The purpose of the symposium was to generate public debate about the
merits and deficiencies of Alabama's Constitution of 1901. Opinion
leaders from throughout the state, from all walks of life, were invited
to come together to share their ideas about constitutional revision
in Alabama. Participants in the symposium had the opportunity to discuss
ideas and alternatives and make recommendations for change. Organizers
hoped that as a result of the symposium:
Public attention would be focused
on the question of how well the current constitution meets current
needs; the emphasis was be on whether revision of the constitution
is necessary, or acceptance that the current document adequately responds
to state needs;
Public and private leadership
would be developed to aid in establishing a framework for possible
Proceedings would be published
to guide public and legislative discussion.
Symposium participants were selected based on their potential for
contribution to the public discussion. Invited participants were given
the opportunity to discuss the subject matter, to suggest areas for
further study and to make recommendations for approaches to change.
Approximately one-hundred participants were invited. Among those invited
State Legislators: The legislative committee members from the House
and Senate Constitution and Elections Committees were invited to attend.
Also included were Lieutenant Governor Don Siegelman, Senate President
Pro Tempore Michael Figures, House Speaker James S. Clark, House Speaker
Pro Tempore Seth Hammett, Jerry Bassett of Legislative Research Service,
and Joyce Bigbee of the Legislative Fiscal Office.
The Fob James Administration: Representatives from the administration
of Governor Fob James were invited to participate in the symposium.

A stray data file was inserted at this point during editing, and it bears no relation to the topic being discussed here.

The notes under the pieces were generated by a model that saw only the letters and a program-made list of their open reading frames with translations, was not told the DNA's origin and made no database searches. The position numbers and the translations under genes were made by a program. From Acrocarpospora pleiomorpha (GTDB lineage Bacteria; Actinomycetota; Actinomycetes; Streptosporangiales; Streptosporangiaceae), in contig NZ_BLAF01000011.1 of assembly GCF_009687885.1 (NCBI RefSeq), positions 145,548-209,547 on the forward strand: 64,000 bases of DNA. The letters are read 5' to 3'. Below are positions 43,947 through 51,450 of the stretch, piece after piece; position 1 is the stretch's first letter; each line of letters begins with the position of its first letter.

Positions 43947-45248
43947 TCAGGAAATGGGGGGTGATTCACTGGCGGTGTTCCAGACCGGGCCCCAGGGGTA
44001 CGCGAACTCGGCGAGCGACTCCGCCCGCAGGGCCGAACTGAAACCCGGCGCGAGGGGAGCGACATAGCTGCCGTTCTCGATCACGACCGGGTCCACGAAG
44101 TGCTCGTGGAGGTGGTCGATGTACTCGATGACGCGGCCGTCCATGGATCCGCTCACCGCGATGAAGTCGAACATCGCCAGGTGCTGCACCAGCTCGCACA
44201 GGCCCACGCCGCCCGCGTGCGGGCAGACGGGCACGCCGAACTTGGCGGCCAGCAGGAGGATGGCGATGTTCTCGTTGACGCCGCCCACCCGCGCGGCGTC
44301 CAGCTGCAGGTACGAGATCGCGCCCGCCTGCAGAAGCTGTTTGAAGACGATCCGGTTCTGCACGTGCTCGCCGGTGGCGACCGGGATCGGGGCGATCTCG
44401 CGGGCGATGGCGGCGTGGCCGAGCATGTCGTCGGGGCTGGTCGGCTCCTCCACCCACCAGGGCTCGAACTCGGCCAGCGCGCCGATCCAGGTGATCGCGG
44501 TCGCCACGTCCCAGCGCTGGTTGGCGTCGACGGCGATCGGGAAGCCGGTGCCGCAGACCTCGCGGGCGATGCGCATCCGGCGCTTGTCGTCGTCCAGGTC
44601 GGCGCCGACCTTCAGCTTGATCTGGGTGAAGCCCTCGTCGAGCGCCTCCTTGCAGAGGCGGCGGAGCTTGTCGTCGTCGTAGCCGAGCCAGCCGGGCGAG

Among those invited were the Governor, Chief-of-Staff, Finance Director,
Budget Director, ADECA Director, and Revenue Commissioner.
Local Government Leaders: Representatives from local government were
selected based on general agreement of who might contribute most effectively;
they were asked to debate and draft the local government amendment
which was part of the debate on Friday during the Mock Convention.
Approximately ten municipal and county government officials were invited.
Business Leaders and Citizens: Business persons and citizens from
outside government were encourage to also participate. Individuals
considered for participation included prominent businesspersons, educators,
professionals, and clergy.
Excluded from consideration were registered lobbyists. Proceedings
Invited papers were prepared for selected topics to be presented on
the first two days of the symposium. The focus of these papers was
the structural components of the current constitution, alternatives,
and recommendations for reform. The results of the Mock Convention
will be prepared as a part of the proceedings.
Papers from the symposium